We even tilled in fresh Eucalyptus to see the effect. 1-2" was fine, no negative effects. 5" was a problem. But 5" of aged Eucalpytus mulch tilled in helped plant growth.

As part of our grant we must do outreach, so there will be a field tour on 10/20, Saturday from 11am to noon.

Please rsvp at AnandaValleyFarm@gmail.com

Also if you leave a comment here with your farm name we can count that against our required outreach.

Thanks

In Topics Soil Fertility Management

In General FarmsReach community

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10/03/18
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FarmsReach Team  |  FarmsReach  |  Berkeley, CA

Subject: Transitions: Tom Willey of T&D Willey Farms

We’re excited and honored to share the last in our series featuring recently-retired, influential leaders in the CA sustainable agriculture movement: Tom Willey of T&D Willey Farms !

A long-time farmer, advocate and activist in the organic sector, Tom shares his reflections and ideas after 40 years of farming in California.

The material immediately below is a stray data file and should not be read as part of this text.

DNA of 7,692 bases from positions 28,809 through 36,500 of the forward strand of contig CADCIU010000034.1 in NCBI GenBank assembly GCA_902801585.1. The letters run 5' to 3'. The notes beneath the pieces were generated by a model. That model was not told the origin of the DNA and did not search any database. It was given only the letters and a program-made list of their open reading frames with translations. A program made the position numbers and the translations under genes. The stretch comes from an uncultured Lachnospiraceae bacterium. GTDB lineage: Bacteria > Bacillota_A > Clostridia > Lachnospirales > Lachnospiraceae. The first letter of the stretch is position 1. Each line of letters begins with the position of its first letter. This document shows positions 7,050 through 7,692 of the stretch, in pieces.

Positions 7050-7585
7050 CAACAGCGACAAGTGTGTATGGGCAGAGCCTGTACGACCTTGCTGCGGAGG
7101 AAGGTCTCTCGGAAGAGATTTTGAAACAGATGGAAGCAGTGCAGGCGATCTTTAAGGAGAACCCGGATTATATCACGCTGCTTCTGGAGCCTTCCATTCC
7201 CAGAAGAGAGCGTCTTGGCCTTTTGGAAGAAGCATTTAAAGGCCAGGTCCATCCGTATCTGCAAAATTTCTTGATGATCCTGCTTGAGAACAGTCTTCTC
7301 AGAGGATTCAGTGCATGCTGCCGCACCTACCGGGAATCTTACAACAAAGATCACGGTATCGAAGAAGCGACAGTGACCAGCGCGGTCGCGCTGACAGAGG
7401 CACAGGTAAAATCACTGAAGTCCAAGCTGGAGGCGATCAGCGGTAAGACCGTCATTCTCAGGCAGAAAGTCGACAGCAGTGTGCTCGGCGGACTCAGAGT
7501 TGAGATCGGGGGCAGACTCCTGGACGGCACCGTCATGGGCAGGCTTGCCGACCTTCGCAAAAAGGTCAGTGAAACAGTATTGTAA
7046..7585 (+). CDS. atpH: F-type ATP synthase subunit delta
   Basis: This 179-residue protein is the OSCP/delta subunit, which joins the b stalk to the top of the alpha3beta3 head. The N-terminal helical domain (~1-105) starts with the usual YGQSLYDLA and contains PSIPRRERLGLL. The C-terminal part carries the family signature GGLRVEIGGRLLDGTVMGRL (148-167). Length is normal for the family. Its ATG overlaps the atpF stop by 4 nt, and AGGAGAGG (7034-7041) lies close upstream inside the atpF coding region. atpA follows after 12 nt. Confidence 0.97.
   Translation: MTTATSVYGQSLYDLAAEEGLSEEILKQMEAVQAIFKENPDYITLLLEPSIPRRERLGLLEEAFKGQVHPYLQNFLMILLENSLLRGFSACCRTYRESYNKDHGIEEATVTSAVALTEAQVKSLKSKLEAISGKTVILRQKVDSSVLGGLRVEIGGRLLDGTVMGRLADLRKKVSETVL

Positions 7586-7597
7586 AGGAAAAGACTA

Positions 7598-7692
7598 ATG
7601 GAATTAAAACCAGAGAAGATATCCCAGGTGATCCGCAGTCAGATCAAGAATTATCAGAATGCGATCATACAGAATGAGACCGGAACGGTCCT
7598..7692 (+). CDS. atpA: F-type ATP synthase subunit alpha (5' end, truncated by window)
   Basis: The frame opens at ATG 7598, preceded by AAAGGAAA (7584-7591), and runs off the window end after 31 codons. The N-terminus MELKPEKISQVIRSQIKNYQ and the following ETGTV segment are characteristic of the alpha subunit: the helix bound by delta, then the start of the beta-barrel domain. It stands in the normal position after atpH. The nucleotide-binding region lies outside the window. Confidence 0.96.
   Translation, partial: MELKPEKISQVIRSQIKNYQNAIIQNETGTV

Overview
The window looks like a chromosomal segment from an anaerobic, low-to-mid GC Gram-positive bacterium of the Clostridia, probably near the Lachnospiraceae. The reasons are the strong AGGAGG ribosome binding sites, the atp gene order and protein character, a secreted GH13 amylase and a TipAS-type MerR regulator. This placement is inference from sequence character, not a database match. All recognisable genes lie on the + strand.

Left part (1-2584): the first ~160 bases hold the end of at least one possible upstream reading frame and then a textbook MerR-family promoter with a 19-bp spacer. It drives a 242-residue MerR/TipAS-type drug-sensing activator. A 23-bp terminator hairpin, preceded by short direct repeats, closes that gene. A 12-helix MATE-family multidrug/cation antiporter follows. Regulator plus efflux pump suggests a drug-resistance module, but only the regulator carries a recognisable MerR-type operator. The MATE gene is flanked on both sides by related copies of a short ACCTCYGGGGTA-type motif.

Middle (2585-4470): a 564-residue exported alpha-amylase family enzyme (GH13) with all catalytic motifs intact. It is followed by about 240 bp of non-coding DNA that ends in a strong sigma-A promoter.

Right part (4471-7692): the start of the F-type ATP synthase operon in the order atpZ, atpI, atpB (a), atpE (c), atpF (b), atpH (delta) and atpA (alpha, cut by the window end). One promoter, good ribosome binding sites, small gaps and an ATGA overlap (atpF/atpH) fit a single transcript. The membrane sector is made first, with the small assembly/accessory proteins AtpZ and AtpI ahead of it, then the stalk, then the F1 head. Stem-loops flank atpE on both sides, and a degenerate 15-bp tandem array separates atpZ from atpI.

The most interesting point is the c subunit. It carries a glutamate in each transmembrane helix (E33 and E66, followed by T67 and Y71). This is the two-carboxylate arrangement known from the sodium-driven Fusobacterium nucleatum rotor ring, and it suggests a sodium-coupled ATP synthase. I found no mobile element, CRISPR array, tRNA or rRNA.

Topics include:

  • Industry Reflections
  • Opportunities & Advice for Smaller-Scale/Newer Farms
  • Responsible Relationships Between Older & Younger Farmers
  • Soil Management, Climate Change & AgTech
  • The Food Commons
  • Closing Remarks [to the next generation]

We posted both (meaty) Highlights as well as a full Transcript.

It’s always a treat to have a leisurely conversation with someone so knowledgable of the industry and steeped in the community. Thank you, Tom, for taking the time! We wish you all the best in your years of fun and discovery

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In Topics Soil Fertility Management, Water & Irrigation, Marketing & Sales, Certifications, Farmland Conservation, Sales & Estate Planning, Beginning Farmers & Ranchers, Weather & Climate Change, Policy

In General FarmsReach community

Comment 0
09/07/18, updated
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Sally Negroni  |  Sikes Road  |  Dixon, CA